They both care too much, so much so that they’re willing to give themselves over completely to be a part of the family Norma and Norman have constructed. Despite how much this family means to them, they’re never really in it. That relationship is far too deep to delve into, so they’re forced into the outskirts as outsiders. Emma discloses how much she wants to belong and when Dylan agrees, the relief is evident on her face. They’re not alone in this. They never were. It just took them awhile to find each other.
After a short nap, Dylan awakens to find Norman up and ready in the kitchen. He’s acting a little weird though… He’s acting a little like Norma! And thus, the beginning of Norman’s acting and dressing like his mother. Dylan plays along although the confusion’s clear in his eyes. After making breakfast at about two in the morning, he falls back asleep in Norma’s bed. Dylan lies down alongside him to sleep for a little while.
They get awoken a little while later with Norma storming into the room telling them to get ready to see her brother. And they do go see him.
Now, I thought long about I should approach talking about this scene since it really is a difficult situation to think about. We have Norma confronting her rapist and brother after all these years and we have him, Caleb (Kenny Johnson), who’s been wanting to see her all those years. At first, they don’t know what to do. There’s just shock and fear. Norma starts walking away until he holds her back and falls to the floor, sobbing, “I’m so sorry.”
Norma ends up falling to the floor too and embraces him, also crying. She doesn’t actually say it, but we can take it to mean that she forgives him. I’ve read quite a few comments online about people believing the show’s trying to get us to like Caleb, but I disagree. They’ve given us sufficient evidence to show that he’s still very much “in love,” or as I like to call it, infatuated with her. I do believe he’s sorry for inflicting her such pain, but we’re not supposed to forgive him so readily.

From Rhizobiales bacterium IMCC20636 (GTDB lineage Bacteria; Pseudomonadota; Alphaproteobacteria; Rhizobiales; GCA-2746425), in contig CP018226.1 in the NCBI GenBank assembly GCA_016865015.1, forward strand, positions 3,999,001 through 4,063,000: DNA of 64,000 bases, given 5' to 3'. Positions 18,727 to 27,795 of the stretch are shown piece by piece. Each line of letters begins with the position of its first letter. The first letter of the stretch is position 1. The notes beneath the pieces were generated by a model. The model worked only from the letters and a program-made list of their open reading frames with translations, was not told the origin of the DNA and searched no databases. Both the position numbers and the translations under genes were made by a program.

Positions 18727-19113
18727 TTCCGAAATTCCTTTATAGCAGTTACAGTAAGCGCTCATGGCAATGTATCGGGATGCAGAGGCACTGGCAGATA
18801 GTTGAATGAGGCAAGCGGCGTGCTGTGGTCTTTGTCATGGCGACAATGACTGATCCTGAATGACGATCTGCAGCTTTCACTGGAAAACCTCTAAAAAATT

- Of course the first person Romero thinks of when he wakes up in the hospital is Norma and her safety.
- Anyone else notice that the boy working at the motel Norma almost stays at looks almost like Norman? He’s lanky and could almost be Freddie Highmore’s stunt double (if he even needs one).
- Emma, girl, you’ve been looking at the wrong brother the entire time. Also, that loving gaze was about 15 seconds long. Yes, I counted! Dylemma is one of the few shining beacons of light in this show. Everything else is angst.
- Dylan cares so much about everyone. Even after he’s seen what Norman’s capable of, he still feels the need to protect him.
- “Parents do not have needs. Did you ever read the book “The Giving Tree?” It’s about a tree and this kid keeps coming and taking stuff from it his whole life until there’s nothing left but a stump. And then the kid sits on the stump. That’s being a parent.” Best. Line. Ever.
- Where is Vera Farmiga’s Emmy? This was probably the most emotionally tasking episode she’s had to do.